Gásadalur and Múlafossur
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The village of Gásadalur and the waterfall Múlafossur, © 2018 The Boon Companion
Waterfall at Saksun
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Waterfall at Saksun, © 2018 The Boon Companion

And everywhere, tiny communities seem to be wedged between the mountains and the sea:

Village of Funningur and the Funningsfjørður
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The village of Funningur, © 2018 The Boon Companion
Viðareiði
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The village of Viðareiði, © 2018 The Boon Companion

The traditional Faeroese architecture involved turf roofs and tarred wooden walls, and they still appear in many places:

Kirjubøur
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The village of Kirkjubøur, © 2018 The Boon Companion

They even turn up in the cosmopolitan capital Tórshavn. You can see a couple below at extreme left of frame, on the brightly painted waterfront:

Tórshavn harbour
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Tórshavn harbour, © 2018 The Boon Companion

Many of these old buildings nowadays host government offices:

Government buildings, Tórshavn harbour
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Tórshavn harbour, © 2018 The Boon Companion

And, like every Scandinavian country we’ve ever visited, the Faeroes have a dramatic line in public statuary:

Tróndur Gøtuskegg statue, Norðragøta
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Tróndur Gøtuskegg statue, Norðragøta, © 2018 The Boon Companion
Sigmundur Brestisson statue, Vesturkirkjan, Tórshavn
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Sigmundur Brestisson statue, Tórshavn, © 2018 The Boon Companion

What else can I tell you? The Faeroese like their meat well-aged, which produces a number of aromatic and strong-tasting dishes. They eat whale—from past experience in Greenland, the meat has an unimpressive generic mammalian taste, and the blubber is unchewable, let alone swallowable. But in contrast to many small and steadfastly carnivorous nations, their restaurants produce tasty vegetarian dishes that go well beyond the customary limp lettuce and two tomatoes. if you’re Scottish, you will appreciate the presence, in the smallest of grocer’s shops, on the remotest of islands, of Tunnock’s Tea Cakes, Caramel Wafers, and Barr’s Irn Bru. (If you’re not Scottish, you may prefer whale blubber, or to go hungry, or to die. It’s up to you.)

The weather? Well, we’re in the North Atlantic, just south of the Arctic Circle. Sometimes it’s cold. Sometimes it rains. Dress warmly. Take waterproofs.

Rainy day in Hósvík
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Rainy day in Hósvík, © 2018 The Boon Companion

Random linguistic anecdote: We ordered a couple of packed lunches one day, asking for one to be vegetarian. They were handed over marked vegetar and kylling. I assumed kylling was an admirably frank Faeroese word for the opposite of vegetarianism, something like the forthright manner in which Germans call veal Kalbfleisch (“calf meat”). But it turns out they’d been labelled in Danish: “vegetarian” and “chicken”.

I do this a lot—it’s a sort of hyper-alertness for tit-bits of linguistic interest. I once deduced that the Swahili word for “bank” was tuo, after I saw this printed in large capital letters on the glass door of a bank in Nairobi. It wasn’t until I passed the other glass door, labelled IN, that I realized I’d been looking at OUT printed on the opposite side of the glass.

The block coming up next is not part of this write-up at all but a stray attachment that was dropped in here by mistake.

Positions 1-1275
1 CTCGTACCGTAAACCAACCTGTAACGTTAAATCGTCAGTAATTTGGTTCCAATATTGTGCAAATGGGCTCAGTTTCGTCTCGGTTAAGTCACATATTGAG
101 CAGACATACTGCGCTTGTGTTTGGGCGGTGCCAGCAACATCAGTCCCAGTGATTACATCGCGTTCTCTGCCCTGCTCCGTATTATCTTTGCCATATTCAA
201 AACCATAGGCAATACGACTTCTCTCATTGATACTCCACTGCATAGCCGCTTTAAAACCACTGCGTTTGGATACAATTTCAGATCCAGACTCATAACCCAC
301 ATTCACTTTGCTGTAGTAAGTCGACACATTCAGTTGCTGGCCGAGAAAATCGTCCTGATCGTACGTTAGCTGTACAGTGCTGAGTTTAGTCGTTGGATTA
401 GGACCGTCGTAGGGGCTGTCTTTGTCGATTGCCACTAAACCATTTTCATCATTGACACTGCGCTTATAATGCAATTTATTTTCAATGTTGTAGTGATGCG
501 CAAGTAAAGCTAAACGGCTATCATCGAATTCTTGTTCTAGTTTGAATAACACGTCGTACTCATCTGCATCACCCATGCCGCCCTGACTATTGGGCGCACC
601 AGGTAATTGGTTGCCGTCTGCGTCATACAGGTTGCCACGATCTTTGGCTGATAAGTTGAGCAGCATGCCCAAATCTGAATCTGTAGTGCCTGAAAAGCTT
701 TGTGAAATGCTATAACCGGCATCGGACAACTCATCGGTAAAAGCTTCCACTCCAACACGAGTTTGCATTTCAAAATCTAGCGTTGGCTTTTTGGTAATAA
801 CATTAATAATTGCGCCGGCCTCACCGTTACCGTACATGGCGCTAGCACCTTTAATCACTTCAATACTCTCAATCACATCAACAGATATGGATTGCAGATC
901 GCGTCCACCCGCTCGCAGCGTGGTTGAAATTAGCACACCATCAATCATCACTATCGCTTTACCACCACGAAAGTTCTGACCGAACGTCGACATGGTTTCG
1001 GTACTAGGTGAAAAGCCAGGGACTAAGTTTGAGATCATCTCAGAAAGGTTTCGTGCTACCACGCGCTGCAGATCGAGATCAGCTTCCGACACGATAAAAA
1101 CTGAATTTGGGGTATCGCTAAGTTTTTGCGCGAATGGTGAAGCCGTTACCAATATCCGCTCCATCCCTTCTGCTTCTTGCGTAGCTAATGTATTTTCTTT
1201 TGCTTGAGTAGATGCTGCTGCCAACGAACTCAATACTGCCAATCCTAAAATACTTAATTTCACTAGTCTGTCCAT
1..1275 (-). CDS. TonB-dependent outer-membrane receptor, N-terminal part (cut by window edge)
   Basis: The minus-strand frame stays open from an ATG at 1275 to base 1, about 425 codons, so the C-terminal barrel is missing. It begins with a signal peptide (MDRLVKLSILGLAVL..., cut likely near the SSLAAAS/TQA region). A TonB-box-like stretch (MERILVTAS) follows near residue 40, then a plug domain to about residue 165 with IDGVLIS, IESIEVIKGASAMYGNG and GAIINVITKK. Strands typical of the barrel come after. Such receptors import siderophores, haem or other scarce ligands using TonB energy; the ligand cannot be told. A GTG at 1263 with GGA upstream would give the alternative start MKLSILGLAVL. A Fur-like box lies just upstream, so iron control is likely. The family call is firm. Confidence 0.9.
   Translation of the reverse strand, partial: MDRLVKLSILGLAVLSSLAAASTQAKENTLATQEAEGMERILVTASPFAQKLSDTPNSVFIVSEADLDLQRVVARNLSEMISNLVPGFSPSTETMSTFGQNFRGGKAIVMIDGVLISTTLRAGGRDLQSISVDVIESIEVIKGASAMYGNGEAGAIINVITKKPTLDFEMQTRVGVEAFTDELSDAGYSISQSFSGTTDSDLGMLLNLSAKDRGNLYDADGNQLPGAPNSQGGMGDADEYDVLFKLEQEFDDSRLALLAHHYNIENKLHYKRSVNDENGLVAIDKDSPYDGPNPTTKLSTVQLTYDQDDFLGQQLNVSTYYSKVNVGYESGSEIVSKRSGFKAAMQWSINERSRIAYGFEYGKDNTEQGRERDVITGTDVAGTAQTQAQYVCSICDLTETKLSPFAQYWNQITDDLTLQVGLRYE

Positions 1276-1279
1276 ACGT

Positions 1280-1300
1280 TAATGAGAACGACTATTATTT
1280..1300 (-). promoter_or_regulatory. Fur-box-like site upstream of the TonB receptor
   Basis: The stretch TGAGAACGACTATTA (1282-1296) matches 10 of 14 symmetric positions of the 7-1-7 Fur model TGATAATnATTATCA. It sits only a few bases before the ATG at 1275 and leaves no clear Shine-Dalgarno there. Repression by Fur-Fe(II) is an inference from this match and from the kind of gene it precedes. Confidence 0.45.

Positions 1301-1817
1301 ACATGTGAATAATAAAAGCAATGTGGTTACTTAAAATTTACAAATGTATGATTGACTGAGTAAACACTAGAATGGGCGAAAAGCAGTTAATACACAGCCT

And then there was my transient conviction that kioo was a word meaning “toilet” in one of Zambia’s several languages—I’d seen it on a notice pinned to the door of a public toilet in Kitwe. I hypothesized some link to Swahili choo, which really is a word for “toilet”. But the Zambians I spoke to were unable to identify the language for me. So I walked past the sign again, to check that I’d read it properly … and realized that it  actually read “K100”. Which meant the charge for admission was 100 Kwacha (at that time the equivalent of a few pence in British money).

4 thoughts on “Faeroe Islands”

  1. Fascinating . Always wondered what the Faeroes were like. Now I know. What an adventurous drive through tunnels, ( Reminded me somewhat of Irish mountain roads re. passing places ). Great scenery captured by B.Cs camera. I liked particularly the image with the 2 sheep and rainbow near an unpronounceable village. Glad that even on the Faeroes Irn Bru was available !

    1. Glad you found it enjoyable.
      The sheep were great – there seemed to be a huge variety of markings to their coats, and they were definitely a little smarter than your average UK sheep. Maybe the fact that they can wander on and off the roads all over the country has eliminated the dumber ones from the gene pool.

  2. Fantastic photos again. It looks to be a truly beautiful – if rugged part of the world. The villages on the little bays look like some of the little settlements we saw in the Norwegian fjords – not surprising I guess.

    Like the comment above, the roads also made me think of Ireland – in my case The Ring of Kerry & the Dingle Peninsula. I had enough trouble getting around those roads and I think the ones in the Faeros, especially the tunnels, would have broken my nerve. So well done in conquering them.

    I had to look up the teacakes to find that I know them but not by that name. They are usually called “Royals” here – a brand name.

    (You obviously dressed warmly enough that no “jobsworth” warned you off the hills this time :-). Of course, from what you said about the local attitudes it would probably be a case of “If you want to freeze to death good luck to you.” anyway.)

    1. Yes, the scenery is endlessly dramatic, and the Boon Companion was in photographic ecstasy for much our time there, except when it rained!
      I suspect the Faeroese thought we were overdressed for the weather.